Federal Circuit reverses damages award against Cisco Systems


On December 28, 2015, the United States Court of Appeals for the Federal Circuit reversed a $63.7 million jury verdict against Cisco Systems. The Court, in an opinion by Chief Judge Prost (pictured), concluded that substantial evidence did not support the jury’s finding that Cisco’s devices, when used, perform the “running” step of the asserted claims.

Commil owns U.S. Patent No. 6,430,395, which relates to a method of providing faster and more reliable handoffs of mobile devices from one base station to another as a mobile device moves throughout a network area. In 2007, Commil brought a patent infringement action against Cisco, which makes and sells wireless networking equipment. In a first jury trial, Commil alleged that Cisco directly infringed the ’395 patent by making and using networking equipment, and also that Cisco induced its customers to infringe by selling them the infringing equipment. The jury concluded that Commil’s patent was valid, that Cisco was liable for direct but not induced infringement, and awarded $3.7 million in damages. Commil then filed a motion for a new trial on induced infringement and damages, which the district court granted. The second jury concluded that Cisco was liable for induced infringement and awarded $63.7 million in damages.

Cisco thereafter appealed to the Federal Circuit, raising a number of issues. A split panel affirmed in part, vacated in part, and remanded for a new trial. Because the court remanded for a new trial, it did not reach certain of Cisco’s arguments on non-infringement and damages. Following that decision, Commil sought certiorari on the limited question of whether a defendant’s belief that a patent is invalid is a defense to induced infringement. The Supreme Court granted certiorari, reversed the majority’s decision on that issue, and vacated and remanded back to the Federal Circuit.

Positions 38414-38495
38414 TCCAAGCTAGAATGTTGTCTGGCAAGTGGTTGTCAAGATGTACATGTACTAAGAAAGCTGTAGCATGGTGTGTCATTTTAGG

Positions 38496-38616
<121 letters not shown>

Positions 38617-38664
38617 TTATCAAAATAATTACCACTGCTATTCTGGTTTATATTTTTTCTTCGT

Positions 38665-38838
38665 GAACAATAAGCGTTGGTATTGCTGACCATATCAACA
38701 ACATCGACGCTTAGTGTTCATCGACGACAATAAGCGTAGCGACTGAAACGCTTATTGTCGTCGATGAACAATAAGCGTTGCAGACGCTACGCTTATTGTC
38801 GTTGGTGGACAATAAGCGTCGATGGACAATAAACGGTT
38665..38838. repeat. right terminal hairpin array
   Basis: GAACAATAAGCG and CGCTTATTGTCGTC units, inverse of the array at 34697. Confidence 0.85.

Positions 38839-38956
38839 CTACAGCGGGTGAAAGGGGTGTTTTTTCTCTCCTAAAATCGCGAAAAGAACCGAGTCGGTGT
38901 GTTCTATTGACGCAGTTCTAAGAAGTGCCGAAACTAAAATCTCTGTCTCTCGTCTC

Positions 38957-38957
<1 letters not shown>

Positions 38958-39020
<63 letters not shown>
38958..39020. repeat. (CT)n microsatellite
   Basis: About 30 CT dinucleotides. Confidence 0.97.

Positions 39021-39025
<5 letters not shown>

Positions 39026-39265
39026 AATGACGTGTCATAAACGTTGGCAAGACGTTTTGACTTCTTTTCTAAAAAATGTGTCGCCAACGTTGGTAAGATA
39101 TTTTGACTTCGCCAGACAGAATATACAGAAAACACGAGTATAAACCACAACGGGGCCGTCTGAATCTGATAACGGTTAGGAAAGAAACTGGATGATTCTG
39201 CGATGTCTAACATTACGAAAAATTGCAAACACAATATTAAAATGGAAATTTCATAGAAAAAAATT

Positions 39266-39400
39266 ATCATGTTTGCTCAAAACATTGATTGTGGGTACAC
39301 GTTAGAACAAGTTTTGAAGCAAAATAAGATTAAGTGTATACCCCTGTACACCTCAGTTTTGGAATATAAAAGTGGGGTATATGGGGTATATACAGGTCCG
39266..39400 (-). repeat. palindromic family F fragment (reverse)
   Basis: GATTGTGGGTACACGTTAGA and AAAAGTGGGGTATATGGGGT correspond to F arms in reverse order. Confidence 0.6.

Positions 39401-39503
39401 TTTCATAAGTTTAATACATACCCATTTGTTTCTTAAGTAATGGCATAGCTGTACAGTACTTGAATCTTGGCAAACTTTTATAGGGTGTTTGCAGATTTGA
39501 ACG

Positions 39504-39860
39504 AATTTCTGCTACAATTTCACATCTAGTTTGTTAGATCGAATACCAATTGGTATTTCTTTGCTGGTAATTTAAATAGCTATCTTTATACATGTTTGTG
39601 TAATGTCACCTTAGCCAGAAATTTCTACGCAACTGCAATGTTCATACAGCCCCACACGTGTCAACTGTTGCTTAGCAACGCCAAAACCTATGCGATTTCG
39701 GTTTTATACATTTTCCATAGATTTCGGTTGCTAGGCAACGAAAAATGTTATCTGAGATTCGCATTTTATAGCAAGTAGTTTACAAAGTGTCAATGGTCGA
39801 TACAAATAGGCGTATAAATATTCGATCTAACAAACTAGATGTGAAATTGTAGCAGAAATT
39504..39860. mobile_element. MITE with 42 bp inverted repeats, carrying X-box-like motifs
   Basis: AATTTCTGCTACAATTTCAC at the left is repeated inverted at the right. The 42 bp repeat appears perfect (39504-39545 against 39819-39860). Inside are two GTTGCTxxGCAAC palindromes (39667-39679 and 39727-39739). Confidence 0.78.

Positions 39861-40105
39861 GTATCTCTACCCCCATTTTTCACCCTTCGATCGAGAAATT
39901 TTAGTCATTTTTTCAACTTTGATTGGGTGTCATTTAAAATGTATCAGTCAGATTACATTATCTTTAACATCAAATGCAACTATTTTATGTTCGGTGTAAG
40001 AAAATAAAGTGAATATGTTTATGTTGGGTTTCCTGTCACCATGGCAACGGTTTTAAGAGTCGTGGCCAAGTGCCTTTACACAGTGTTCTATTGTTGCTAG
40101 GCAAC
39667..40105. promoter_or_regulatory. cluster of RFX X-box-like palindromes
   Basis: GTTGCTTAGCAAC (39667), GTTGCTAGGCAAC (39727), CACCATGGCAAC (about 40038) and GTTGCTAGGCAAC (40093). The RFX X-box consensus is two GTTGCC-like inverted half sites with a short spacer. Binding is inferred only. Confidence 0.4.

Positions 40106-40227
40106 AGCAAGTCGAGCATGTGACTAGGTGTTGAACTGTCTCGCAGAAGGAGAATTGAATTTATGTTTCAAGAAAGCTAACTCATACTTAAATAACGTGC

Upon remand to the Federal Circuit, the court then considered Cisco’s non-infringement arguments, which a majority of this panel previously had declined to decide. Cisco contended that Commil could not prevail on its infringement charges because neither Cisco nor its customers directly infringe by performing both method steps.

Claim 1, the sole independent claim of the ’395 patent, contains two steps: a “dividing” step and a “running” step. Specifically, Claim 1 reads:

In a wireless communication system comprising at least two Base Stations, at least one Switch in communication with the Base Stations, a method of communicating between mobile units and the Base Stations comprising:

dividing a short-range communication protocol into a low-level protocol for performing tasks that require accurate time synchronization and a high-level protocol which does not require accurate time synchronization; and

for each connection of a mobile unit with a Base Station, running an instance of the low-level protocol at the Base Station connected with the mobile unit and running an instance of the high-level protocol at the Switch.

Cisco argued that the “running” step is never performed when its system is used, because its system employs a single copy of the protocol to support all the connected devices. More specifically, Cisco’s engineer testified that Cisco’s system runs only one copy of the protocol to support multiple connected mobile devices. Specifically, he testified that Cisco’s system “needs and uses only one copy of the protocol to support all 2,000 of those mobile devices… The standard was written in a fashion that only one copy of the protocol is necessary to implement the standard.” Commil’s expert similarly conceded that Cisco’s system supports multiple connected devices at the same time, but only runs one copy of the protocol at any one time.

The Federal Circuit had little trouble agreeing with Cisco and reversing the district court damages award.

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